2

I have used JSON.stringify() many times and I am aware of some issues such as (described in here):

  • cycles
  • too deep objects
  • too long arrays

However, I am facing incorrect stringify operation on object which is like that: enter image description here

After running JSON.stringify(obj) on console, I am getting that.

"[{"$$hashKey":"object:103",
 "ProductCategories": [{"Id":2,"ShopProductCategoryName":"Drink","isSelected":true}
                       {"Id":3,"ShopProductCategoryName":"Food","isSelected":true}]
 }]"

It only stringifies ProductCategories and $$hashKey which is totally unexpected.


Solving Attempts

If I create new object from obj and stringify it, returns correct JSON.

var newObj = { // Creates new object with same properties.
  AllProductCategories: obj.AllProductCategories,
  Id: obj.Id,
  LabelName: obj.LabelName,
  Percentages: obj.Percentages,
  ProductCategories: obj.ProductCategories
}

JSON.stringify(newObj); // Returns correct JSON.

I used the code to send object to web api compulsorily, but the way is not what I want, of course.


As I see,

  • There is no cycles.
  • It is not too deep. (only has depth 3)

Therefore, I cannot figure out what is wrong.

9
  • 1
    Do note that console.log is asynchronous while JSON.stringify is synchronous. Are you sure the properties you show on your screenshot (which looks to be from the console) are already present when you call stringify? – doldt Jul 6 '15 at 7:49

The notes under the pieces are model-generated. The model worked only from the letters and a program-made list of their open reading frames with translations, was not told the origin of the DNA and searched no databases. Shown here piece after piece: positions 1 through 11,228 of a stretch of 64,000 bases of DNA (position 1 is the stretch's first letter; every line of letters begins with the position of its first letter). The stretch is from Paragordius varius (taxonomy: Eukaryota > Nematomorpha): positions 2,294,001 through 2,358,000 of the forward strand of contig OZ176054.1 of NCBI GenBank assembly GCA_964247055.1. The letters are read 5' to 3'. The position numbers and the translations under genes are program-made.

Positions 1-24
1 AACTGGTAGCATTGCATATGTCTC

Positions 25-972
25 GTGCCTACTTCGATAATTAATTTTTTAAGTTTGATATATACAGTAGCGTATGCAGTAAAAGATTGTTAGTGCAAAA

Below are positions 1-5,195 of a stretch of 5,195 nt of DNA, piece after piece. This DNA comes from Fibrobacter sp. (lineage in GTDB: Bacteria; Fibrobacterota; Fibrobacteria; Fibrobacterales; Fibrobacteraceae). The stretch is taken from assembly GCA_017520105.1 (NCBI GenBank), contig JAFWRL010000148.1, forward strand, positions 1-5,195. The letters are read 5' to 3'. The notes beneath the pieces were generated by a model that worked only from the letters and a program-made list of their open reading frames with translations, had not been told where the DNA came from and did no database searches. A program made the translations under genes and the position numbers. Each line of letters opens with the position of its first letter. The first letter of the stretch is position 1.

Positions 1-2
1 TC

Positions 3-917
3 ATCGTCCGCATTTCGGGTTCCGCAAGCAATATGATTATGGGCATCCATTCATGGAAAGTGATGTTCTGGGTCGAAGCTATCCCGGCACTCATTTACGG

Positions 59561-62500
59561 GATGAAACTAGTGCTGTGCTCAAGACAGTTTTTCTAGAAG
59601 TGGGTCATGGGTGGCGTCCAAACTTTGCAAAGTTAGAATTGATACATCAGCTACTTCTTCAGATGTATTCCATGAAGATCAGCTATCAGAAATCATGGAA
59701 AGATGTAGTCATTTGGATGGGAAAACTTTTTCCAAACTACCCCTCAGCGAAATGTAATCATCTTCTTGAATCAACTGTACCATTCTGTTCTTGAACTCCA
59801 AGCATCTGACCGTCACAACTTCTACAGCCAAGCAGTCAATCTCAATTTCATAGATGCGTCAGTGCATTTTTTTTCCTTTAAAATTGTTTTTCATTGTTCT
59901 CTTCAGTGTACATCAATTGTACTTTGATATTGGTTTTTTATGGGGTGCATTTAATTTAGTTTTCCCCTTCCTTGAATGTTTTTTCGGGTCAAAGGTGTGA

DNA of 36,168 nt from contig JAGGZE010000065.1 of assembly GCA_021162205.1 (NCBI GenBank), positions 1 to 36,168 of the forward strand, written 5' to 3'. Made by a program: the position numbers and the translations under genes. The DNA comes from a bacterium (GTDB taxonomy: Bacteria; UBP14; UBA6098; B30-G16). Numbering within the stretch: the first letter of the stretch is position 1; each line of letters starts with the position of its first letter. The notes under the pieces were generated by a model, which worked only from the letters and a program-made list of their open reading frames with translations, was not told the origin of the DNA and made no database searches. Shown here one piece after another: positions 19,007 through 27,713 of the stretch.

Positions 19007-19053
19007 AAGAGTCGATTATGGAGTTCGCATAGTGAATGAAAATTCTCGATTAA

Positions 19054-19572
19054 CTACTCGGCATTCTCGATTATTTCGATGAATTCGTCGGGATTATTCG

• 1
    Without seeing code that replicates the issue the best we can do is throw blind guesses. – JJJ Jul 6 '15 at 7:50
  • 1
    Does it real properties, or inherited from prototype? JSON.stringify ignores prototype, while console.log shows all enumerable properties. – Alexey Ten Jul 6 '15 at 7:54
  • @Juhana there are lots of code to form an object like that, there is a problem with only JSON.stringify(obj). – dewe Jul 6 '15 at 7:54
  • @doldt console.log isn't necessary asynchronous, see stackoverflow.com/a/23392650/1092711 – Pavlo Jul 6 '15 at 7:55
0

Well I suggest you create a function that clones your object without $$hashKey property that was set by angular I guess:

function cloneObj (obj) {
   var cloned = JSON.parse(JSON.stringify(obj));
   delete cloned.$$hashKey;
   for(var key in cloned) {
      if(typeof cloned[key] === 'object') {
         cloned[key] = cloneObj(cloned[key]);
      }
   }

   return cloned;
}

After you clone your object without $$hashKey, then you can stringify it without any problem.

1
  • 2
    Angular comes with its own angular.toJson that leaves out the $$ properties. There's no reason to strip them out manually. – JJJ Jul 6 '15 at 8:04

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